Role of Antibiotics Top


Some infectious agents contributing to lymphomagenesishave been considered targets for new therapeutic strategies. Chlamydia psittaci DNA has been detected in 80% of ocular adnexal lymphomas (OAL). Ferreri et al. , [16] treated nine patients with C psittaci -positive marginal-zone B-cell lymphoma of the ocular adnexa at diagnosis or relapse with doxycycline 100 mg, twice daily orally, for three weeks. At one month from doxycycline assumption, chlamydial DNA was no longer detectable in peripheral blood mononuclear cells (PBMCs) of all four positive patients. Objective response was complete in two patients, partial response (> 50%) was observed in two patients, and minimal response (< 50%) was observed in three patients. Duration of response in the seven responders was 12+, 29+, 31+, 8+, 7+, 2+, and 1+ months, respectively. C psittaci -eradicating antibiotic therapy with doxycycline is followed by objective response in patients with OAL, even after multiple relapses of the disease. Grünberger et al. , [17] treated 11 patients (six female, five male) of MALT-lymphoma of the ocular adnexa with doxycycline 200 mg orally daily over three weeks. After a median follow-up of nine months, none of the patients responded to 'blind' antibiotic treatment with doxycycline. Only one patient with bilateral conjunctival lymphoma reported a short lasting subjective improvement, but was referred to radiotherapy, chemotherapy, surgery due to progression and worsening symptoms after six months. These results are in contrast to other series and suggest a potential geographic difference in the role of chlamydia in OAL. Thus, antibiotic therapy without prior testing for chlamydia should be discouraged.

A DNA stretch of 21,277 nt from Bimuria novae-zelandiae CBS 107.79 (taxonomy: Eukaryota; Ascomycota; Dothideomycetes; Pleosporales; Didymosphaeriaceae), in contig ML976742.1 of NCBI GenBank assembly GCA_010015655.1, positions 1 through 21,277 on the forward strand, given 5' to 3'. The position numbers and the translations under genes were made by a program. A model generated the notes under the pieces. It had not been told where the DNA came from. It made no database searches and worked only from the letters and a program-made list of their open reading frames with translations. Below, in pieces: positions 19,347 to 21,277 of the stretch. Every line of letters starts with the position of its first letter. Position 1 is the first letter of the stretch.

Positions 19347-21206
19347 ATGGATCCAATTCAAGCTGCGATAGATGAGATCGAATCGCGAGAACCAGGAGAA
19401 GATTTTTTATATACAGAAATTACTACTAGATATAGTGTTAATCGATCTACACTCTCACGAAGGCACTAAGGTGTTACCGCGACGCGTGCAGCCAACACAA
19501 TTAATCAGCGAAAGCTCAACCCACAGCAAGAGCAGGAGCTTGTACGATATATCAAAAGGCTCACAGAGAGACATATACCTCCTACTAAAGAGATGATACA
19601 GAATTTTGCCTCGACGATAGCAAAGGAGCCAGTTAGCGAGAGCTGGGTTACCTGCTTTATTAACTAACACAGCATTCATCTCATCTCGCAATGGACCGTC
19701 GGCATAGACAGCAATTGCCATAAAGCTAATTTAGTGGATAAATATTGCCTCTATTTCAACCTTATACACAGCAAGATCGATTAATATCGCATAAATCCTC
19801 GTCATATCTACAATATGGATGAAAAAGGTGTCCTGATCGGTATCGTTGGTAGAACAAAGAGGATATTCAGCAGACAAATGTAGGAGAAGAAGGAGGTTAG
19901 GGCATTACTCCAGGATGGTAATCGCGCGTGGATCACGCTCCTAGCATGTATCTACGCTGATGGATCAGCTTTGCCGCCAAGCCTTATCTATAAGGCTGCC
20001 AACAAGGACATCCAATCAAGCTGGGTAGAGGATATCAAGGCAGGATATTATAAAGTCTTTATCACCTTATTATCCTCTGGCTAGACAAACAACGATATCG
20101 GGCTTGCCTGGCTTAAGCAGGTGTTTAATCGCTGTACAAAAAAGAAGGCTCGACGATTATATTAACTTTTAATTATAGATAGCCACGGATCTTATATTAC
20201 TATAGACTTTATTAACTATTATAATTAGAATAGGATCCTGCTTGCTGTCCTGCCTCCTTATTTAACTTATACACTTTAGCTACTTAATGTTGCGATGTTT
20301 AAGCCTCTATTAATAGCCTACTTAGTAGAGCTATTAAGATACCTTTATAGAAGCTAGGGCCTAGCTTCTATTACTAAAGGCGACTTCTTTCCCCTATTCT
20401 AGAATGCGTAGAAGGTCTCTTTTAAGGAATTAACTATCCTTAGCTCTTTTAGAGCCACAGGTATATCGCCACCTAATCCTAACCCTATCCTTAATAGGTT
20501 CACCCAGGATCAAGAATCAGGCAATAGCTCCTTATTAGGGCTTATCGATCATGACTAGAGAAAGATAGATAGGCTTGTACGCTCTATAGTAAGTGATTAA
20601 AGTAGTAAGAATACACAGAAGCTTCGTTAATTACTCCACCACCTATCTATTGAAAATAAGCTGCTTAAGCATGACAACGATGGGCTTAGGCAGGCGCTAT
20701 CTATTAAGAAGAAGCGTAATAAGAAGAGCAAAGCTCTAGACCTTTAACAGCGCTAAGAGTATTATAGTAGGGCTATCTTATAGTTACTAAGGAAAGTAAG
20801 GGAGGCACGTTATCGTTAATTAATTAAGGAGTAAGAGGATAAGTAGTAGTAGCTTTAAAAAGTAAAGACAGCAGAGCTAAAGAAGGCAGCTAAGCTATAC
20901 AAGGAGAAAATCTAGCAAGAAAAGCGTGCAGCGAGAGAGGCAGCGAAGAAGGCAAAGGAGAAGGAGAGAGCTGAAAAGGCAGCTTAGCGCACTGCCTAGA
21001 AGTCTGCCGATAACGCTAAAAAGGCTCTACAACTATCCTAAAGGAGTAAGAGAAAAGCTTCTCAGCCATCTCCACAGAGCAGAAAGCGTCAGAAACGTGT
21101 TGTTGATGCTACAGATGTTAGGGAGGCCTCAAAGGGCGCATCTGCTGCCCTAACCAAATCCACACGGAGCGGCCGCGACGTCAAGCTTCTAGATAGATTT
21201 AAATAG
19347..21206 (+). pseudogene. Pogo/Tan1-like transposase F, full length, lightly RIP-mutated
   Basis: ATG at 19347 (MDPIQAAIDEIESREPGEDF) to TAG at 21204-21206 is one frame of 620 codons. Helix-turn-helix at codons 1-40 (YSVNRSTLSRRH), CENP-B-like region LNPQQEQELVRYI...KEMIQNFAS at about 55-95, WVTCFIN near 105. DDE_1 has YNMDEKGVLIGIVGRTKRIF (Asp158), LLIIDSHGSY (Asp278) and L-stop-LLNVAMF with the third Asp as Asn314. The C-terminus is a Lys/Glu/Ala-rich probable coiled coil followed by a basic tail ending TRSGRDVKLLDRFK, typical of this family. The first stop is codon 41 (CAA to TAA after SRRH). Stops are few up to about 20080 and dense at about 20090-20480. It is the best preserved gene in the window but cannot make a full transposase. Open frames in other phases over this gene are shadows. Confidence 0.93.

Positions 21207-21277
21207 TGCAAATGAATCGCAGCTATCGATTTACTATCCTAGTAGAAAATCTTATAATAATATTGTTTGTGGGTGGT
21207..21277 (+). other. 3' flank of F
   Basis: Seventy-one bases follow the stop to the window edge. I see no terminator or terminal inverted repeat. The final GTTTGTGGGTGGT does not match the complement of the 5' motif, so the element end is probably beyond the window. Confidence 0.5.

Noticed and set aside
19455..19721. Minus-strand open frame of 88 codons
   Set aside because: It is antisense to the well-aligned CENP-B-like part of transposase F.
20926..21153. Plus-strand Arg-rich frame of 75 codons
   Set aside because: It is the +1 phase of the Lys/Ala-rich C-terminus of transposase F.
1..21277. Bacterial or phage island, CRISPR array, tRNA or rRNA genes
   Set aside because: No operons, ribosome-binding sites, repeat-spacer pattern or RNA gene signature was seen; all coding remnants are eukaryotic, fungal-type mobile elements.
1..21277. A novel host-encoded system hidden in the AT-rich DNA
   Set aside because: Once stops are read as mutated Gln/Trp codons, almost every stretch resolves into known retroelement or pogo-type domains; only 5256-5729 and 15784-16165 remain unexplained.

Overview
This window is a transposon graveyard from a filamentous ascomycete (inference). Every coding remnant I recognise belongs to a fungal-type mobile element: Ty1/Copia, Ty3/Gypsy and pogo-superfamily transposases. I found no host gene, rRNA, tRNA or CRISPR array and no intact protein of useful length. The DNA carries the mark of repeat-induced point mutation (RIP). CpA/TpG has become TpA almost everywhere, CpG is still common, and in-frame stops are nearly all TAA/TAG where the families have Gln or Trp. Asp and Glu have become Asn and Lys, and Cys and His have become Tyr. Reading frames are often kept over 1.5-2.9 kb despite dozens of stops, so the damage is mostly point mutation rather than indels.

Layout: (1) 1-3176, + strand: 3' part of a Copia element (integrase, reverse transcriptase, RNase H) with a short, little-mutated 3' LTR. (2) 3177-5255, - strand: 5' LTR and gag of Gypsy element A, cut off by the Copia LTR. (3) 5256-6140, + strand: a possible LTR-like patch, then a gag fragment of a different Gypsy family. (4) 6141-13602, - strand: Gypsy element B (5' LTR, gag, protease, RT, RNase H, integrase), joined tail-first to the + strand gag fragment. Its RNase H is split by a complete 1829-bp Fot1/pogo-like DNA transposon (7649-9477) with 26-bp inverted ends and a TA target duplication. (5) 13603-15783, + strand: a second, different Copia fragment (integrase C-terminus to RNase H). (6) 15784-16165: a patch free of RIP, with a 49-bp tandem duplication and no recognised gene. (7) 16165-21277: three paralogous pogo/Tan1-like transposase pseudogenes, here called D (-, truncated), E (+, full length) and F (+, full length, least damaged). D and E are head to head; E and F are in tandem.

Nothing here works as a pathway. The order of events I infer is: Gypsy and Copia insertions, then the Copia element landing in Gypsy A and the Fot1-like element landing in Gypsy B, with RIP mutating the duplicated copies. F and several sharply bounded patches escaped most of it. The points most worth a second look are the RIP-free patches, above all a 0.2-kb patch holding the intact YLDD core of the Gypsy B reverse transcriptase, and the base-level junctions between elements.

Role of antibiotics is not yet well defined in orbital lymphomas as for MALT of the stomach because of the different biological nature of these tumors. In a meta-analysis Husain et al. , [18] suggested a striking variability in the association between C psittaci and OAL across geographic regions and even between studies from the same geographic regions. Antibiotics have an unproven role against OAL due to lack of objective methods of assessment of response in the majority of reports, lack of stratification of response rates based on histologic subtypes of OAL and short follow-up time. Future confirmatory, large prospective trials with standard objective response criteria and a larger follow-up period is warranted to confirm whether this fast, cheap, and well-tolerated therapy could replace other more aggressive strategies as first-line treatment against OAL.


  Radiation Therapy: Techniques and Dose Top